When reading Yewdall's Practical Art of Motion Picture Sound, you can read him talking about varying road textures in the movie Christine... I can't quite represent myself how one would go about doing this since I canct figure out how to record road textures alone... is there something I'm missing?
What he's talking about is how the tires sound over different surfaces, ie. smooth pavement, rough pavement, dirt shoulder, cobblestones, gravel over pavement, etc. You can focus on those textures by aiming your mics mostly at the tires for passbys, or mount mics in the wheelwells for onboards and steadies. You can also use this technique to make passbys, aways, and in & stops more interesting by telling the driver to vary his position on these surfaces as the car approaches the microphones. Example: Car passby, medium speed. Instead of staying on the pavement, the driver can swerve over to the shoulder slightly and then back to the road again.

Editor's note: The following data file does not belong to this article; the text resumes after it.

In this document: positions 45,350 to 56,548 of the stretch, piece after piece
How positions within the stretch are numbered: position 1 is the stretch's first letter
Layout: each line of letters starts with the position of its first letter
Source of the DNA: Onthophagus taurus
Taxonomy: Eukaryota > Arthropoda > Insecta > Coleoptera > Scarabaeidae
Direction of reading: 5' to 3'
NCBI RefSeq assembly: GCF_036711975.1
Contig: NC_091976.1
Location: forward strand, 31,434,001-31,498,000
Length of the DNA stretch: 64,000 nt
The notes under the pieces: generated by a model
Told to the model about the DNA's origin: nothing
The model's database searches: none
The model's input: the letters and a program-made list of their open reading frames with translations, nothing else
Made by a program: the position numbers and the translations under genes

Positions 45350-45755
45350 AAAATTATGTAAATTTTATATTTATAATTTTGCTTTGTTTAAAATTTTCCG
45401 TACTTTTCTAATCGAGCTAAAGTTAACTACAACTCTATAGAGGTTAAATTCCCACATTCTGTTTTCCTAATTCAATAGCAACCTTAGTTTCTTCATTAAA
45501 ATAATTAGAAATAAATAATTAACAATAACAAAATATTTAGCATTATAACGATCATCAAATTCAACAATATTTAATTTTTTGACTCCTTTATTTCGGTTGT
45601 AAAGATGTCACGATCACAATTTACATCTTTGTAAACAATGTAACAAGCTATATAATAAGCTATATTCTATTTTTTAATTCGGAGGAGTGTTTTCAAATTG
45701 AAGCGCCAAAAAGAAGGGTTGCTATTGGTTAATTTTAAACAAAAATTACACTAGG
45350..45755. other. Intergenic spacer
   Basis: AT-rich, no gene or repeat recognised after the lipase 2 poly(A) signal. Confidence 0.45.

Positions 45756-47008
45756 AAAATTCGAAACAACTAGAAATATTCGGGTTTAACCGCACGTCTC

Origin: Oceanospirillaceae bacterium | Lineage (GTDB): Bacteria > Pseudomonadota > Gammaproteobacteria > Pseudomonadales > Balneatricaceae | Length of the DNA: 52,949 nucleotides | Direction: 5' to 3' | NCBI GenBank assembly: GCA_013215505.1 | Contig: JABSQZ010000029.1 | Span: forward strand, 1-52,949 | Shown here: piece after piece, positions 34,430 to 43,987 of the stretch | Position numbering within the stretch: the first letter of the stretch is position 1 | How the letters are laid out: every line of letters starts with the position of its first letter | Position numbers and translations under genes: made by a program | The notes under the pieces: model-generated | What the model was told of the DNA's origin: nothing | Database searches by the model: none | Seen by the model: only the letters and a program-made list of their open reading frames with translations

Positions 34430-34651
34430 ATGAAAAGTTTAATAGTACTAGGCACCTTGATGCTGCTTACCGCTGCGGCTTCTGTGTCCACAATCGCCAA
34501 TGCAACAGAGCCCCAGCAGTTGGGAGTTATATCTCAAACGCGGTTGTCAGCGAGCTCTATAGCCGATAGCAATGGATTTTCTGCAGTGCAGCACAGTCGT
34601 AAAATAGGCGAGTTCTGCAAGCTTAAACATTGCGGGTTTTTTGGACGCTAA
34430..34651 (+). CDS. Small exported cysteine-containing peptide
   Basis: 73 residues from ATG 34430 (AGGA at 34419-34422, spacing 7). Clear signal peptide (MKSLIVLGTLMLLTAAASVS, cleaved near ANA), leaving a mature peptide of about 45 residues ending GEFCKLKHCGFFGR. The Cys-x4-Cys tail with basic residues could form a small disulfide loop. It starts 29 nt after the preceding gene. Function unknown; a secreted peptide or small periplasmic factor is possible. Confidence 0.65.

One technique is, as Justin mentioned, to get the car moving with out the engine on. I recently had to get some gravel road tire noise without the engine and was able to find a nice gravel road with a hill, so I got to the top put the car in neutral and killed the engine and I was able to coast down the hill and get some pretty usable gravel textures. The scary thing was with the engine off it killed the powered steering and after about 30 seconds the breaks basically stopped working (anyone know why that would be? I am not much of a car car guy?). Luckily it was a long road and the car just rolled until it lost momentum. But I would like to highly recommend doing tests on small straight hills before getting any real speed just to see how the car reacts.
On another note I was getting a lot of low end rumble, not wind (I has a full zeppelin and furry on the mic), it was easy to roll off later but I was surprised at how much low end the gravel produced.